The Greening of America

Andrew Leonard has a short piece over at Salon titled, Chicago School: Bloodied But Unbowed. It's an interesting little piece full of links to previous articles and statements. It also includes this zinger:

.... some of the Chicago economists don't sound a whole lot different from your typical South Carolina Republican. Here's Sam Peltzman, the Ralph and Dorothy Keller distinguished service professor emeritus of economics (italics mine):

"This experience is going to seal the tomb on socialism for all time," he says. "If this can't bring it back, it's hard to think about what could." A burst of Keynesianism should surprise no one, he argues. Of course we hope the government can step in and save the economy. In a crisis people "become infantilized and go back to what's comforting to you as a child."

The Keynesian burst, Peltzman insists, will wane. "It's clear already it's not working," he says. "There are two possible reactions to that: 'Well, it's not big enough,' from the left. The other, from people like me, is it'll make it still worse if you go down that road."


To refute Peltzman's claim, Leonard offers a link to THE ECONOMIC IMPACT OF THE
. This is the official administration report which makes for much more interesting reading. It's 48 pages of PDF and I have only had a cursory look through it. Needless to say, it paints a self-congratulatory and very "greeny" picture.

Have at it everyone!

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But if the stimulus does work...

then could be obliterate all of these 'neo-liberal' policies, demolish the University of Chicago (at least the building with the economics department) and kick all these 'neo-liberal' fu*ks out the country? - Financial Information for the Rest of Us.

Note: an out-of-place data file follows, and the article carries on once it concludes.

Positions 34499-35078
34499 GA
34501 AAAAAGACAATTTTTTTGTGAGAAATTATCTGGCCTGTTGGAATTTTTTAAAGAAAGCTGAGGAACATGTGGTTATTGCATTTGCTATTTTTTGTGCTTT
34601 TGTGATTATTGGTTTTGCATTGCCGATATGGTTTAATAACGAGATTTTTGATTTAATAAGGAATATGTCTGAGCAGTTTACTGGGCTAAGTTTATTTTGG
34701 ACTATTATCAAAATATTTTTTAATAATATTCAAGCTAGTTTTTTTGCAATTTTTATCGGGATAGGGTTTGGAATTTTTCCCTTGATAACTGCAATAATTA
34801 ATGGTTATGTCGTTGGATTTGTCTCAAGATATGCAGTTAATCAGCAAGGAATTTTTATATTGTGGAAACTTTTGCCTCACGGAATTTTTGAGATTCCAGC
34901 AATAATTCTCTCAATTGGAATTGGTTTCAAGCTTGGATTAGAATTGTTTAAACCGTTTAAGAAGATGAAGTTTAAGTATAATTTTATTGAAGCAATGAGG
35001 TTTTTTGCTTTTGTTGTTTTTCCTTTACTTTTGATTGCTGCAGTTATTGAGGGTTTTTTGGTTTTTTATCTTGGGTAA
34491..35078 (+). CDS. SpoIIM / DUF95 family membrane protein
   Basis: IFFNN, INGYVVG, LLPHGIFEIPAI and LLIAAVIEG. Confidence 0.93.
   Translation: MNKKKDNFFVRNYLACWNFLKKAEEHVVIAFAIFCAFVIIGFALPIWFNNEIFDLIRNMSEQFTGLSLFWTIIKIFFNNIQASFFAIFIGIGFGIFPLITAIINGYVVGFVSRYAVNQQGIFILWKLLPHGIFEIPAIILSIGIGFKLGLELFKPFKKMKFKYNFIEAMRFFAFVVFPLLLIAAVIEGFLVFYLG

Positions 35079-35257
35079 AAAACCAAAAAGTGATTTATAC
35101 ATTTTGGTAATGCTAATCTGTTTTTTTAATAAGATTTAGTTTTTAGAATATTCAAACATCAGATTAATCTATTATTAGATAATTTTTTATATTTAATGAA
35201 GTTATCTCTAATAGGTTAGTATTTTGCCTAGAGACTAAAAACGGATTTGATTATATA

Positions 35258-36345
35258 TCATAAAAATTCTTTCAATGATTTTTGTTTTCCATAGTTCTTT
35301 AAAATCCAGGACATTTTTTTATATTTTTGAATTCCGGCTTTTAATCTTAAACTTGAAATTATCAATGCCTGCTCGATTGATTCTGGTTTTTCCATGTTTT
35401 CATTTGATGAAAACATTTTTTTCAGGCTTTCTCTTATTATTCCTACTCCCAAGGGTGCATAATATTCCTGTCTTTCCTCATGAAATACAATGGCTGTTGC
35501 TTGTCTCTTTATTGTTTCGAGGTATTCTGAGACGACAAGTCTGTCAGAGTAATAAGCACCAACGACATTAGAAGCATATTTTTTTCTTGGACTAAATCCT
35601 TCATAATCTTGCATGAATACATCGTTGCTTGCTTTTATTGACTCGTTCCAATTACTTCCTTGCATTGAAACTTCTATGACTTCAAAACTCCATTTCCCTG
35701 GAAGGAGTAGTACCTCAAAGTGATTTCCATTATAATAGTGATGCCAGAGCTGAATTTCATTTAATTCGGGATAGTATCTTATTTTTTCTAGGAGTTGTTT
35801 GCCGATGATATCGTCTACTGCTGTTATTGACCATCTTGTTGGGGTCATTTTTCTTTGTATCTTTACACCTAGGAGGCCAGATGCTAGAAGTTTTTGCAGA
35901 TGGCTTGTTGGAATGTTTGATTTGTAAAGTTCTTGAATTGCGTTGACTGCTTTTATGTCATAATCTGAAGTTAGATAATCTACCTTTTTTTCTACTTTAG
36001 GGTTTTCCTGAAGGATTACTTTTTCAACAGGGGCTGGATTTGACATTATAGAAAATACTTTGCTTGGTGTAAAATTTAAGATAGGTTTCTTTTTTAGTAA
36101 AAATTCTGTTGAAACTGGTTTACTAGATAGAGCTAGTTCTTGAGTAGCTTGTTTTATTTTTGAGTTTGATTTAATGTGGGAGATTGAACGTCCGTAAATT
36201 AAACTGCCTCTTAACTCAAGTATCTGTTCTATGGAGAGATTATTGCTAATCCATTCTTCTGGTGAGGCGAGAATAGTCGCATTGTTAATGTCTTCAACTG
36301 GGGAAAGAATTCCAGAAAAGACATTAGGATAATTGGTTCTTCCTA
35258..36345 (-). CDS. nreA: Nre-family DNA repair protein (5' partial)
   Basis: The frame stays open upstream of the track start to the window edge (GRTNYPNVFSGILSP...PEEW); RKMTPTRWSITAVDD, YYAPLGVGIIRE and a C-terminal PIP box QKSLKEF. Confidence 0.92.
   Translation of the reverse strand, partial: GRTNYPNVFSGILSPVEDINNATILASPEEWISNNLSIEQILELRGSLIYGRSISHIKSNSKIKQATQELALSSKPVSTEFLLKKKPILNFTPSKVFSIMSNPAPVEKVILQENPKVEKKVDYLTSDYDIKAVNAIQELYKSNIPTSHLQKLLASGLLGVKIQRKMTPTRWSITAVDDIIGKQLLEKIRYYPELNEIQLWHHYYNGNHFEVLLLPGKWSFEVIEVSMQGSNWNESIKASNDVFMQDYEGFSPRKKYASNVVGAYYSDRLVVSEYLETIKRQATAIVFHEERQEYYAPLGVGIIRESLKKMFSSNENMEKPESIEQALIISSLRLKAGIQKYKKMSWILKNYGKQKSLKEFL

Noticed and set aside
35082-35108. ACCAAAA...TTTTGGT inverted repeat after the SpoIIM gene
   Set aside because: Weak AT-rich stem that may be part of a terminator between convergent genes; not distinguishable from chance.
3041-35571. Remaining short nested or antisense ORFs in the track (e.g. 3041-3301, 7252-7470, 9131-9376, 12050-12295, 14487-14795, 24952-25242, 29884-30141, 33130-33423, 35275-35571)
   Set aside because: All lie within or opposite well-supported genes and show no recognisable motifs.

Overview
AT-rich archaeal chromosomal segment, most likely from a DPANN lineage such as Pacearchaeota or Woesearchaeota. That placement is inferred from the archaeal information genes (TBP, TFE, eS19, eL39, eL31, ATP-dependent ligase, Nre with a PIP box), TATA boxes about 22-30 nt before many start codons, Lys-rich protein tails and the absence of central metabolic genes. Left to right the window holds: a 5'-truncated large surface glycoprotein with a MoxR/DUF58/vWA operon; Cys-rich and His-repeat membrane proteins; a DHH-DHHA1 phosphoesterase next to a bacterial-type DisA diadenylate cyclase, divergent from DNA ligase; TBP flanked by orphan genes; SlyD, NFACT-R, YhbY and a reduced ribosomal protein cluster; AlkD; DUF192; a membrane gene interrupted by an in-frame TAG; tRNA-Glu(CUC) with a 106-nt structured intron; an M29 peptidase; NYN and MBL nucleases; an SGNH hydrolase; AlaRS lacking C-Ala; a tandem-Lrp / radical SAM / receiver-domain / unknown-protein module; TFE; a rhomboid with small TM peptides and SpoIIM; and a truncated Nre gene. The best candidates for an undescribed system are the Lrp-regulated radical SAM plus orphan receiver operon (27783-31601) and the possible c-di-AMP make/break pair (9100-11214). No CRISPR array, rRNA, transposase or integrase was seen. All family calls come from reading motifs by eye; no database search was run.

Another thing why does "chicago school" have any credibility

after their huge debacle in Chile and creation of multiple asset bubbles and huge income inequality in the U.S. - Financial Information for the Rest of Us.

Look at public discourse.

There has been a very deep and profound brainwashing campaign deliberately employed by "movement conservatives" over the last almost half century. It is the stuff started by Goldwater and Reagan in the mid 60s, and it craftily employed the strategies of Kevin Philips, Lee Atwater, Grover Norquist, etc.. Milton Friedman's close association with the early movement and the introduction of the "Santa Claus" strategy created the economic pulse of the movement. I would highly recommend Thomas Frank's excellent review of the conservative (= Chicago School) tactics and history in his book "The Wrecking Crew". It's a terrific piece of investigative journalism.